Welcome to the Connecticut Emissions Program

OBD stands for On-Board Diagnostics. Most 1996 and newer vehicles have standardized computer systems (also known as OBDII) that continually monitor the electronic sensors of engines and emission control systems, including the catalytic converter, while the vehicle is being driven to ensure they are working as designed. When a potential problem is detected, a dashboard warning light called a malfunction indicator light (MIL) is illuminated to alert the driver.

An OBD system detects a problem well before symptoms such as poor performance, high emissions or poor fuel economy are recognized by the driver. An OBD emission test provides a more comprehensive picture of a vehicle’s emissions status because it evaluates emissions during everyday operating conditions whereas a tailpipe test measures emissions only at a particular moment in time. Early detection helps to avoid costly repairs and improves vehicle emissions.

For more information on OBD emission testing log on to the United States Environmental Protection Agency at www.epa.gov/obd/

What are the usual reasons for an OBD Failure?

A vehicle will fail an OBD emissions test for the following reasons:

– MIL light remains ON while vehicle is running
– OBD Monitor(s) are Not Ready
– OBD Connector is missing, damaged or inaccessible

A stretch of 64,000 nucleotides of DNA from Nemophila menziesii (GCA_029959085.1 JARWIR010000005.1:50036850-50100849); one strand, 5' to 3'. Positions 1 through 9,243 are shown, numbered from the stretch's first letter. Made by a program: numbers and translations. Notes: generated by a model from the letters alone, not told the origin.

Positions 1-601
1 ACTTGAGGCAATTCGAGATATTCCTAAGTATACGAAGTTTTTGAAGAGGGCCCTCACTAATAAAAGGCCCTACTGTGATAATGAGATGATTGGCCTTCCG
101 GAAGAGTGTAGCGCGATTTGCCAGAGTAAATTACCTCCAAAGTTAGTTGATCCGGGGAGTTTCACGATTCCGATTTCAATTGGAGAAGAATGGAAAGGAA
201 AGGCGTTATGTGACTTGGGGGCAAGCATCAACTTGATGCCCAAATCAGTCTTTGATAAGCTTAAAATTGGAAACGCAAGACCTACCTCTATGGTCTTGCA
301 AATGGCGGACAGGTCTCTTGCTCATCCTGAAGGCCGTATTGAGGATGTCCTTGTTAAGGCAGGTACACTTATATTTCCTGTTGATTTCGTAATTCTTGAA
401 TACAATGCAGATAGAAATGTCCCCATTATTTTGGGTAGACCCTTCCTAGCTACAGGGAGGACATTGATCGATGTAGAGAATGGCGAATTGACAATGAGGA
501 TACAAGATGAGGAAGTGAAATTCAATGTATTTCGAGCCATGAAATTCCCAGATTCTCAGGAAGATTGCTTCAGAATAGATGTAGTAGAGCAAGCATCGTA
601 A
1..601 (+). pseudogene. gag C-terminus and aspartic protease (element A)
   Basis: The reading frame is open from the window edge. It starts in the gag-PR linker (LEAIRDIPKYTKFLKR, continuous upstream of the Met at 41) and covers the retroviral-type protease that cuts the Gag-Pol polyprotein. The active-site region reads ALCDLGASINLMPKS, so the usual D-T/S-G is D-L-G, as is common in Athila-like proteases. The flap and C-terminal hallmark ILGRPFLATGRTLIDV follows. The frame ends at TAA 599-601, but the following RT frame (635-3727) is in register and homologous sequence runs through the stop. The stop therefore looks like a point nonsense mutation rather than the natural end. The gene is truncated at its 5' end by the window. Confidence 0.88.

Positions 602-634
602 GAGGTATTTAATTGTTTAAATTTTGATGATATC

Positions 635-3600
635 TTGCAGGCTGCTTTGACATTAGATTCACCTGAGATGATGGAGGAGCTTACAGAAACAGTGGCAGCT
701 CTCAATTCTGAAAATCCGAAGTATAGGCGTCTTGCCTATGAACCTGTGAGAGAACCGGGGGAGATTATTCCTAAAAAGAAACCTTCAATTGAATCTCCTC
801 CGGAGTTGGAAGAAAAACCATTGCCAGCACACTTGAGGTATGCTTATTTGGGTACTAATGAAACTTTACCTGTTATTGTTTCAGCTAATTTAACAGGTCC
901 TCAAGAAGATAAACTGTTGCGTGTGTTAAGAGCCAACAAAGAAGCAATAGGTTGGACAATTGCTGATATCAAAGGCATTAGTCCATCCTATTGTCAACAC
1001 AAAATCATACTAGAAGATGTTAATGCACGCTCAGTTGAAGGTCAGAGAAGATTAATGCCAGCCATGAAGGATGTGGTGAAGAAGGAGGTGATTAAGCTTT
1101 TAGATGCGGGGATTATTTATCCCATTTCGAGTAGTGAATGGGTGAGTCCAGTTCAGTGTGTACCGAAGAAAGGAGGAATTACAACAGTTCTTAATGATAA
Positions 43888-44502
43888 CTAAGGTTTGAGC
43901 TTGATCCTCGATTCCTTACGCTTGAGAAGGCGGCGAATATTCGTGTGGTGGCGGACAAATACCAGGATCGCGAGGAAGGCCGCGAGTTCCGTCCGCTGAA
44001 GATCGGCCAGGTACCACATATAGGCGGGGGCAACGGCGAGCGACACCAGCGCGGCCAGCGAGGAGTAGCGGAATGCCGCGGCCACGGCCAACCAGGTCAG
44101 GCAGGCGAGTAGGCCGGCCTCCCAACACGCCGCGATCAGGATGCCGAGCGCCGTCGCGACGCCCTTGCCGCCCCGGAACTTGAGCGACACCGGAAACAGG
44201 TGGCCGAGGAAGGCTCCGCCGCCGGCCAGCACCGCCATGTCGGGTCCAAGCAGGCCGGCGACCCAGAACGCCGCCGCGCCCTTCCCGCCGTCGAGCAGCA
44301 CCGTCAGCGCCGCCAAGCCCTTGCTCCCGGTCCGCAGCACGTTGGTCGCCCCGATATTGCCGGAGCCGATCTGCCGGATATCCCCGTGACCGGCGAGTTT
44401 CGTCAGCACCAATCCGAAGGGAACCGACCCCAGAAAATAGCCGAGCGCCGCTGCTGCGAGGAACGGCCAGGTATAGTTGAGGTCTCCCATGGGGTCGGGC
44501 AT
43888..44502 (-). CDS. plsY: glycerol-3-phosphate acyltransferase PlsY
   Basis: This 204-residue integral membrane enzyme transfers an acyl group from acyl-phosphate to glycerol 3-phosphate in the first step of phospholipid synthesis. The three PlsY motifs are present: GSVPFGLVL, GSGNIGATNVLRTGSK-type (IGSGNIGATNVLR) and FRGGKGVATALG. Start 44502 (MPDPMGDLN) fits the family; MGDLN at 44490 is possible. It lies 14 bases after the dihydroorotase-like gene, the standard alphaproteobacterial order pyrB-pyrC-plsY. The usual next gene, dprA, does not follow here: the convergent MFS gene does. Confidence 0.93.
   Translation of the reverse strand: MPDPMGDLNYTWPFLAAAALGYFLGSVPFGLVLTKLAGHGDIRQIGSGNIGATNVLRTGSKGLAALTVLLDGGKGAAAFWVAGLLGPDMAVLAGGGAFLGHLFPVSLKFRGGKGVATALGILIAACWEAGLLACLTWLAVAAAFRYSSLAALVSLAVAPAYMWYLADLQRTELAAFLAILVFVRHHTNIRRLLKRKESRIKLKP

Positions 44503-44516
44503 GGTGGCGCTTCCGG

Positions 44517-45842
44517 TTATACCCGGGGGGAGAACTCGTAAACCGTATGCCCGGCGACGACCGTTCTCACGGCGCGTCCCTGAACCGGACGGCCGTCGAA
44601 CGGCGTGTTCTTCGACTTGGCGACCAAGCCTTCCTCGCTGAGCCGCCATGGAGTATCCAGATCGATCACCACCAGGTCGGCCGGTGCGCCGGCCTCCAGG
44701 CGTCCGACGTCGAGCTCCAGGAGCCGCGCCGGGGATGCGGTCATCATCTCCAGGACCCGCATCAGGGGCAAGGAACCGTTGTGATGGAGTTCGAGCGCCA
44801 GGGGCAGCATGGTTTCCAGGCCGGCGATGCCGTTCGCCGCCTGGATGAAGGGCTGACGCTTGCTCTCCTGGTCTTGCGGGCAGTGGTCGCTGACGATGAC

– OBD Communication failure

What is a ‘Malfunction Indicator Light” (MIL)?

The Malfunction Indicator Light is commonly referred to as the check engine or service engine light. Following are the usual symbols that most manufacturers use to represent the MIL:


What is the purpose of the ‘Malfunction Indicator Lamp’ (MIL)?

During everyday operation, the MIL light will illuminate for a few seconds when a vehicle is first started and extinguish when the engine is running. When the MIL light remains on during normal vehicle operation, the OBD system has detected a problem(s) with the vehicle’s engine, transmission or emission control system. Do not ignore this warning!

NOTE: If the MIL light is continuously ON when the vehicle undergoes an emission test, the result will be a FAIL.

What Does It  Mean When My Vehicle’s MIL remains on?